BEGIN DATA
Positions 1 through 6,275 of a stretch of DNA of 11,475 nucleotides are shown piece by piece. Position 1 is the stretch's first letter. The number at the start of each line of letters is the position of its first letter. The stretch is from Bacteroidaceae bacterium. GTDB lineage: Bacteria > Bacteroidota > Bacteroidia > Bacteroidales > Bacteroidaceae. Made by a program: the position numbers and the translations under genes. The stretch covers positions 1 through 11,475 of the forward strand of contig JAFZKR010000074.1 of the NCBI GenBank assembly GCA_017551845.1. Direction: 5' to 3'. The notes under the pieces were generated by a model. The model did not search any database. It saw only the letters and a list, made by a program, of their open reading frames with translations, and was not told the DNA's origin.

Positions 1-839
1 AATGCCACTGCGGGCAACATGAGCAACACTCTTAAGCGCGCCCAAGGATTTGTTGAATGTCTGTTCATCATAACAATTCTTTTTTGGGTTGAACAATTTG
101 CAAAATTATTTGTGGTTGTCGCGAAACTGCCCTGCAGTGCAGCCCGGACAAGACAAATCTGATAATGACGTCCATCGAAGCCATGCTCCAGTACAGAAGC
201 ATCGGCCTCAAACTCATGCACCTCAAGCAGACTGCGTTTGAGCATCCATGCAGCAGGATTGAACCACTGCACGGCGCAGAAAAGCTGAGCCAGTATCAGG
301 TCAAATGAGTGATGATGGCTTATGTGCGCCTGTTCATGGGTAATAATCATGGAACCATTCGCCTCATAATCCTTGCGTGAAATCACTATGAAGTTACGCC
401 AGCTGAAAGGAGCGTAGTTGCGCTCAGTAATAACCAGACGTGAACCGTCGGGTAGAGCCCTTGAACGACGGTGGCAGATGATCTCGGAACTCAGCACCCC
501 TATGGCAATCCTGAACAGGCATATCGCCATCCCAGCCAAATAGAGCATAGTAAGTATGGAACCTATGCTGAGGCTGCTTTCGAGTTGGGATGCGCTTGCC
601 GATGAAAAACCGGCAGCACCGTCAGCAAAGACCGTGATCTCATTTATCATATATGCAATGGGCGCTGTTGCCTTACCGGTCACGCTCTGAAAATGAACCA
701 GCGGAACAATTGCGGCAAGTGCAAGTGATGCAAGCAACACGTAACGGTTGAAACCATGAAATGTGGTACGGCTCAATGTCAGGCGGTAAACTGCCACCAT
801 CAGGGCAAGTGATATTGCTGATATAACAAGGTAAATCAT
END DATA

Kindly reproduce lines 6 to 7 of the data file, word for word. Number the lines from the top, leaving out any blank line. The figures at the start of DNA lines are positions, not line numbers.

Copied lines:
301 TCAAATGAGTGATGATGGCTTATGTGCGCCTGTTCATGGGTAATAATCATGGAACCATTCGCCTCATAATCCTTGCGTGAAATCACTATGAAGTTACGCC
401 AGCTGAAAGGAGCGTAGTTGCGCTCAGTAATAACCAGACGTGAACCGTCGGGTAGAGCCCTTGAACGACGGTGGCAGATGATCTCGGAACTCAGCACCCC